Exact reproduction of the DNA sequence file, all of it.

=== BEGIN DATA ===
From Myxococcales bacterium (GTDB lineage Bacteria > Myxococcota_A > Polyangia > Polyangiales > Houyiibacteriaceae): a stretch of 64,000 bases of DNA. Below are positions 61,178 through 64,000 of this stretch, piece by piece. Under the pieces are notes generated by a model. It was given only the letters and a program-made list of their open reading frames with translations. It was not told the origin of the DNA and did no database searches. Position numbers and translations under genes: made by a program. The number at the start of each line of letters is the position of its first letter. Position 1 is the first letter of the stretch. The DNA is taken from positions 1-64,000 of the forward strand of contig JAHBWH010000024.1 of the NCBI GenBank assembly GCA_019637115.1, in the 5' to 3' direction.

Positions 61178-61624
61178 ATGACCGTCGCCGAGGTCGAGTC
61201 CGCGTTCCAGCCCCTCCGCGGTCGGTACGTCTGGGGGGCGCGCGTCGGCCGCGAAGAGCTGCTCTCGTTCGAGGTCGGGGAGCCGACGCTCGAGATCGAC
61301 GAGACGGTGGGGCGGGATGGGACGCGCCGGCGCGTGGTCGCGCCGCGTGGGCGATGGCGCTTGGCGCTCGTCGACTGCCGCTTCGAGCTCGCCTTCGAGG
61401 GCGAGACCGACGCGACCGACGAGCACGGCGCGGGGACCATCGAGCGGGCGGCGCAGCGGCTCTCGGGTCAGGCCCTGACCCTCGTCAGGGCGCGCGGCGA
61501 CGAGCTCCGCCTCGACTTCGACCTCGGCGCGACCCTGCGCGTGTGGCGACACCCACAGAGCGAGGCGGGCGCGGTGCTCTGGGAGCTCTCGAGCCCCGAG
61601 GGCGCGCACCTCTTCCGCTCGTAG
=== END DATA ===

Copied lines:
From Myxococcales bacterium (GTDB lineage Bacteria > Myxococcota_A > Polyangia > Polyangiales > Houyiibacteriaceae): a stretch of 64,000 bases of DNA. Below are positions 61,178 through 64,000 of this stretch, piece by piece. Under the pieces are notes generated by a model. It was given only the letters and a program-made list of their open reading frames with translations. It was not told the origin of the DNA and did no database searches. Position numbers and translations under genes: made by a program. The number at the start of each line of letters is the position of its first letter. Position 1 is the first letter of the stretch. The DNA is taken from positions 1-64,000 of the forward strand of contig JAHBWH010000024.1 of the NCBI GenBank assembly GCA_019637115.1, in the 5' to 3' direction.

Positions 61178-61624
61178 ATGACCGTCGCCGAGGTCGAGTC
61201 CGCGTTCCAGCCCCTCCGCGGTCGGTACGTCTGGGGGGCGCGCGTCGGCCGCGAAGAGCTGCTCTCGTTCGAGGTCGGGGAGCCGACGCTCGAGATCGAC
61301 GAGACGGTGGGGCGGGATGGGACGCGCCGGCGCGTGGTCGCGCCGCGTGGGCGATGGCGCTTGGCGCTCGTCGACTGCCGCTTCGAGCTCGCCTTCGAGG
61401 GCGAGACCGACGCGACCGACGAGCACGGCGCGGGGACCATCGAGCGGGCGGCGCAGCGGCTCTCGGGTCAGGCCCTGACCCTCGTCAGGGCGCGCGGCGA
61501 CGAGCTCCGCCTCGACTTCGACCTCGGCGCGACCCTGCGCGTGTGGCGACACCCACAGAGCGAGGCGGGCGCGGTGCTCTGGGAGCTCTCGAGCCCCGAG
61601 GGCGCGCACCTCTTCCGCTCGTAG